NEW YORK CITY Stanley Kunitz, a former U.S. poet laureate and Pulitzer Prize winner whose expressive verse, social commitment and generosity to young writers spanned three-quarters of a century, died Sunday. He was 100.
He died in his sleep at his home in Manhattan, said his publisher, W.W. Norton.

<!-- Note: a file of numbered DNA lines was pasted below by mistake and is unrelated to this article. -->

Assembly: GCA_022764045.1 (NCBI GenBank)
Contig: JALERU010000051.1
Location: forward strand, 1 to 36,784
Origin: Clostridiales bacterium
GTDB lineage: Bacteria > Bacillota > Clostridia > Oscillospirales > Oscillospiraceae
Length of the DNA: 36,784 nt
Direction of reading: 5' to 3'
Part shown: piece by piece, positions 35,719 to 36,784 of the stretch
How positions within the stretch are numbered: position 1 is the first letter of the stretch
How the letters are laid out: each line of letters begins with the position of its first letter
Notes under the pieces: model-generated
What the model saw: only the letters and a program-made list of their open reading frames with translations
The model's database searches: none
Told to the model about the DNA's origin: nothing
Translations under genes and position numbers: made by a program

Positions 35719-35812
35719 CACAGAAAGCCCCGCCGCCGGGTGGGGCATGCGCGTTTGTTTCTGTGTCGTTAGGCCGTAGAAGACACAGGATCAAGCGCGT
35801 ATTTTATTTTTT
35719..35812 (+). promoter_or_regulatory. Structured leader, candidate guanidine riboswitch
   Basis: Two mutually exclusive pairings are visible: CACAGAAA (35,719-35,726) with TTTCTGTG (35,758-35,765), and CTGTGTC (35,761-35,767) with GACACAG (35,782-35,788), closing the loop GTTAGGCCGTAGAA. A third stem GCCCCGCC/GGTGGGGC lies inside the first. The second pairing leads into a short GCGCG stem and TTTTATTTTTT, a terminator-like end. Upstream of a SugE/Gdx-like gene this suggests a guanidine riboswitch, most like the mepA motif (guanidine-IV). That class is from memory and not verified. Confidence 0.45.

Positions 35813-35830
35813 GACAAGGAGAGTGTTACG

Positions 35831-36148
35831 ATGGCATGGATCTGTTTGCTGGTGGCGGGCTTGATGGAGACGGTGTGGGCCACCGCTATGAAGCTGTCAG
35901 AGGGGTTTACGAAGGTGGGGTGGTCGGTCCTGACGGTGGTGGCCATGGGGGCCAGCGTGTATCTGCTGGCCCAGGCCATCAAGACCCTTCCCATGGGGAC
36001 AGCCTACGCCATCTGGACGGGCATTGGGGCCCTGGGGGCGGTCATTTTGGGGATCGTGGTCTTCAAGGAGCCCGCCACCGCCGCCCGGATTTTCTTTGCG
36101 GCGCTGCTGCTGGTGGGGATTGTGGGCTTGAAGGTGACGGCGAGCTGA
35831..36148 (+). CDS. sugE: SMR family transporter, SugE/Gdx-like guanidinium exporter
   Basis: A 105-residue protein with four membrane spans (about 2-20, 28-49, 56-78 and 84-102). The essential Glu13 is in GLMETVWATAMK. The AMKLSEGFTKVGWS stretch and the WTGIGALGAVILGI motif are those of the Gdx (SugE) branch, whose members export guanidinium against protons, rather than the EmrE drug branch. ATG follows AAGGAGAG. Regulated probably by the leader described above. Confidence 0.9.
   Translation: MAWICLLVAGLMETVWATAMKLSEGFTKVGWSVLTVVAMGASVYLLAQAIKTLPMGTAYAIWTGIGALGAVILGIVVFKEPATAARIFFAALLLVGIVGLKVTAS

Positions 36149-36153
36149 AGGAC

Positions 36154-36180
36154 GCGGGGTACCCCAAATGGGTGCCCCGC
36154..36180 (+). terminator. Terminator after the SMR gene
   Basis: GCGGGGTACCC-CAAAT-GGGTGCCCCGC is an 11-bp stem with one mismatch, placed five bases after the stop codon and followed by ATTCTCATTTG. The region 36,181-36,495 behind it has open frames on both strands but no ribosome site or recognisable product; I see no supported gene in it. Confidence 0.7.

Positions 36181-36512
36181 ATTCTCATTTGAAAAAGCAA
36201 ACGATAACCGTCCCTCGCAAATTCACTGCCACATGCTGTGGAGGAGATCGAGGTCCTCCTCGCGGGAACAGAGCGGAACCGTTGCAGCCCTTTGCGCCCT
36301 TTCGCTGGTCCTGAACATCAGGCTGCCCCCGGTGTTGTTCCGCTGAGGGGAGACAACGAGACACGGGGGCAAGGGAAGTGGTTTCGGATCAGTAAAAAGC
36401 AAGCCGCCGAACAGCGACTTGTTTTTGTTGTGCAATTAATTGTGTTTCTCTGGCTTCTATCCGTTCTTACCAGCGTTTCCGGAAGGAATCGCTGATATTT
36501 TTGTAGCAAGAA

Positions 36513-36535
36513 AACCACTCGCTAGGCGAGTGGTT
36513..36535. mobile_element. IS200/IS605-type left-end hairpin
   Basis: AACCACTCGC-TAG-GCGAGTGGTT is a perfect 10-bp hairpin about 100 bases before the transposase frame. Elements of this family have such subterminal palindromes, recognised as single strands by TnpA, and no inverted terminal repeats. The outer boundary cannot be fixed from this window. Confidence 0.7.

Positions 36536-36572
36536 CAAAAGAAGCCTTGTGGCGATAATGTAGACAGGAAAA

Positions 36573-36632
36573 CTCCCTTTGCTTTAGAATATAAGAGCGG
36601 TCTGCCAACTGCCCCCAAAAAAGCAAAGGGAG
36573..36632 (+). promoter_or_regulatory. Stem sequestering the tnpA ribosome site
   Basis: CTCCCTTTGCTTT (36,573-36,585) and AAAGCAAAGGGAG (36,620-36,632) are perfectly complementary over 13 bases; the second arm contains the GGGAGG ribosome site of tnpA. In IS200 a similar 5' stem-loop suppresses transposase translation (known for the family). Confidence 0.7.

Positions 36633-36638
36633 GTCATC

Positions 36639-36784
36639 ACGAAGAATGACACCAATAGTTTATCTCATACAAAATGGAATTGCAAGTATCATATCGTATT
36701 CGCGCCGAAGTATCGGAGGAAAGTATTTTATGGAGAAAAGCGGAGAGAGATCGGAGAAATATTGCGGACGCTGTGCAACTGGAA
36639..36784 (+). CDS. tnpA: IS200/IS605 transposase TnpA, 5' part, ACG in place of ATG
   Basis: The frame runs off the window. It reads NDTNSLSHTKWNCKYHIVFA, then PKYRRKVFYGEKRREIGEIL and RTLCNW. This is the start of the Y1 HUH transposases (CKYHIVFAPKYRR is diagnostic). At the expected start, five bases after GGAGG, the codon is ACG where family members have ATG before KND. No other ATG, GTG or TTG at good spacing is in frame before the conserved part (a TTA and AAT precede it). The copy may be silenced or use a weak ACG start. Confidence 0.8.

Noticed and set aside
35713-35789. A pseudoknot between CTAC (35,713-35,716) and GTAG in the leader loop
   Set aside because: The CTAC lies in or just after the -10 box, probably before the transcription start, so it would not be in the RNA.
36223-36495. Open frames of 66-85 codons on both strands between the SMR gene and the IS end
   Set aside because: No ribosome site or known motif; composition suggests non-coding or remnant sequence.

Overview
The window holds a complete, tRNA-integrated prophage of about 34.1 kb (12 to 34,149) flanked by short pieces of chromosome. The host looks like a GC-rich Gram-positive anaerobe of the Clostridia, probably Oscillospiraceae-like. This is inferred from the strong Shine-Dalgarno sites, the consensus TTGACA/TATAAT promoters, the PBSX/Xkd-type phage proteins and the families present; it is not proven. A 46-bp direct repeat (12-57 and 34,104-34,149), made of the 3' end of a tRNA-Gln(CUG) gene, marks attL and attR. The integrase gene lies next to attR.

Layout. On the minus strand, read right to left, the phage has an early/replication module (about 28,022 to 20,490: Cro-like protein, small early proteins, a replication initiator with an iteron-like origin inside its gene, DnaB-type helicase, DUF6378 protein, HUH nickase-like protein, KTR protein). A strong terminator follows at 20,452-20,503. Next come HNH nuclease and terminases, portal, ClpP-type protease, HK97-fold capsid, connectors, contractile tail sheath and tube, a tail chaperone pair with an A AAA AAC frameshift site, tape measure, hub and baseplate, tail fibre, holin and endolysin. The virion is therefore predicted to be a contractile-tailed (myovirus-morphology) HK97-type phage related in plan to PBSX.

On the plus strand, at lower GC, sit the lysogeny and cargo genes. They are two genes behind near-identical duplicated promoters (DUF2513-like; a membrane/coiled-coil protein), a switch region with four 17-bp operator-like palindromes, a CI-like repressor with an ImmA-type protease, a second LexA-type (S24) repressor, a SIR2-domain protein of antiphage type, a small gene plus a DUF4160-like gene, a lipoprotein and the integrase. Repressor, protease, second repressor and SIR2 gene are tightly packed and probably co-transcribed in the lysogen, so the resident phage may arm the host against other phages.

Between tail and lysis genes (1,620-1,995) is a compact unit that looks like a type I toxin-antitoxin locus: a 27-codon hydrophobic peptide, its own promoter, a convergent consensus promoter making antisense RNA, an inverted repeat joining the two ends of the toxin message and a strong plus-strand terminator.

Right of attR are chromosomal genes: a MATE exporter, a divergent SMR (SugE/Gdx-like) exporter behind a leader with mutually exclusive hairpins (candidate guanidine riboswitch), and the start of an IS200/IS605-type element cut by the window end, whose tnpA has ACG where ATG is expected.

Kunitz had just turned 95 when he was appointed poet laureate in 2000, capping a career that began 70 years earlier with the collection "Intellectual Things" and later included a Pulitzer, a National Medal of the Arts and - at age 90 - a National Book Award.
He served a single one-year term as U.S. poet laureate and was also the Consultant in Poetry to the Library of Congress, the precursor to poet laureate, from 1974 to 1976.